Across Florida, public boards have told citizens to shut up. They weren’t interested in what they have to say.
"No, I have a minute and twelve seconds left," said Nathan Monk.
“I'm ruling you out of order," said a council person.
"I am absolutely within order," said Monk.
Two courts have ruled that you have a right to go to a meeting, but not to speak. The Florida Supreme Court, in ruling against the University of Florida for closing what should have been an open meeting said “nothing in this decision gives the public the right to be more than spectators.”
State Senator Joe Negron has been on a crusade to change the law.
"Next to your right to jury trial and your right to vote, your right to speak before people that are spending the money and are making policies. That trio of rights to me are really worth fighting for," said Sen. Joe Negron.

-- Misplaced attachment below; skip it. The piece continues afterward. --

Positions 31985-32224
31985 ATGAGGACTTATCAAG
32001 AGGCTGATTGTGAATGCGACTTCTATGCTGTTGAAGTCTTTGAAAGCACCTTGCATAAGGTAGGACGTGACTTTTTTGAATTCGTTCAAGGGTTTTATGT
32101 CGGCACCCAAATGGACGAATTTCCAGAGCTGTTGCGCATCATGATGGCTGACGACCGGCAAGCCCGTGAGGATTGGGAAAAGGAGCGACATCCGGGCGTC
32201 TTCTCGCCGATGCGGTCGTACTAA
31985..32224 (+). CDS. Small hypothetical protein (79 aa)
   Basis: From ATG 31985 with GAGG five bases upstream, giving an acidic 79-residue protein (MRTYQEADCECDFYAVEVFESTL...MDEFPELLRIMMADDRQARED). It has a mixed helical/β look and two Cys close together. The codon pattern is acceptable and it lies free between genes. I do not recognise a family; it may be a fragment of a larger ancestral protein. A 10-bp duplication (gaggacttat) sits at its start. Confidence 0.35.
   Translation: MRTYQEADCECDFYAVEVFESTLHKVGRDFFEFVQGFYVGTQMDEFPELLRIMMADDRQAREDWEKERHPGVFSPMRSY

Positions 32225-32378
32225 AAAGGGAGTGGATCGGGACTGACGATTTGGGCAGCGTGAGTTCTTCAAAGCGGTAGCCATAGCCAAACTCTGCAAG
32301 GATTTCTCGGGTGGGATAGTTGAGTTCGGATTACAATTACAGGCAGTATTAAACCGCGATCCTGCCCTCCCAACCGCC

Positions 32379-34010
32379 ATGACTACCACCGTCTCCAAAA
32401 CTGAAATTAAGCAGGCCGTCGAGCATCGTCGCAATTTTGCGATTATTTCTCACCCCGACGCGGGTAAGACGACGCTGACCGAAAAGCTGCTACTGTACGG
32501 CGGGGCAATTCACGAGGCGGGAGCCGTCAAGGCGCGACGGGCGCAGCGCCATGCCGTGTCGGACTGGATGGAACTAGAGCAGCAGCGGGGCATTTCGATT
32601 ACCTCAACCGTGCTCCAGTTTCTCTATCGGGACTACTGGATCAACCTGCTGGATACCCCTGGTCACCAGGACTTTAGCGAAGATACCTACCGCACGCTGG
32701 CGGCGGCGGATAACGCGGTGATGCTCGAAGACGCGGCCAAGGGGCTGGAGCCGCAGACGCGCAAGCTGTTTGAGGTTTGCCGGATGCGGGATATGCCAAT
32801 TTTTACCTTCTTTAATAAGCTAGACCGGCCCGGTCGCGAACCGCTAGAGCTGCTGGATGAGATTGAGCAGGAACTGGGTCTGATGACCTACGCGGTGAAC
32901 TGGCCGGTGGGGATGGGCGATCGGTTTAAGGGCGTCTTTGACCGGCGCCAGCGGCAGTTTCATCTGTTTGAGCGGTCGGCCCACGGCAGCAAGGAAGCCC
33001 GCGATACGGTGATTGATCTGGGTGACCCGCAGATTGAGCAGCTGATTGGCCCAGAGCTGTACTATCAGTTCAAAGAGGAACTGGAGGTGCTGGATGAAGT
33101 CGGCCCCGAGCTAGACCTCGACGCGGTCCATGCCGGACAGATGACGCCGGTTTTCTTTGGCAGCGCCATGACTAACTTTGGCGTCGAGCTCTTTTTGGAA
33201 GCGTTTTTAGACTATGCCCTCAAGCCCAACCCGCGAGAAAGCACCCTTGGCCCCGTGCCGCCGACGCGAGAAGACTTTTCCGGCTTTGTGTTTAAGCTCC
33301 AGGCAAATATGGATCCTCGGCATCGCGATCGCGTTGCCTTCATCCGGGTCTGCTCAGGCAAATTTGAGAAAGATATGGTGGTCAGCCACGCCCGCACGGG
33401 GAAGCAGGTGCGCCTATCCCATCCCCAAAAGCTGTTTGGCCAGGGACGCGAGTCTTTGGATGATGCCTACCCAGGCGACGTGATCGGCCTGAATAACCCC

If the law passes, there will still be exceptions to when you can speak and for how long.
For one thing, you won’t be able to stand up here in front of everyone and spout off whatever's on your mind. What you say has to be related to the topic at hand.
Local governments have expressed the most concern, which is why there are exceptions in the bill. But the League of Women Voters believes the change is long overdue.
"Democratic government depends on citizens informed and active," said Marilyn Willis with the League of Women Voters.
If the right to speak becomes law, you will be able to fight City Hall, and if you win, the legislation says you can collect attorney’s fees.
For the second year in the row, the bill is moving in the state Senate, but it yet to get a hearing in the House. This year, though, the bill is expected to pass.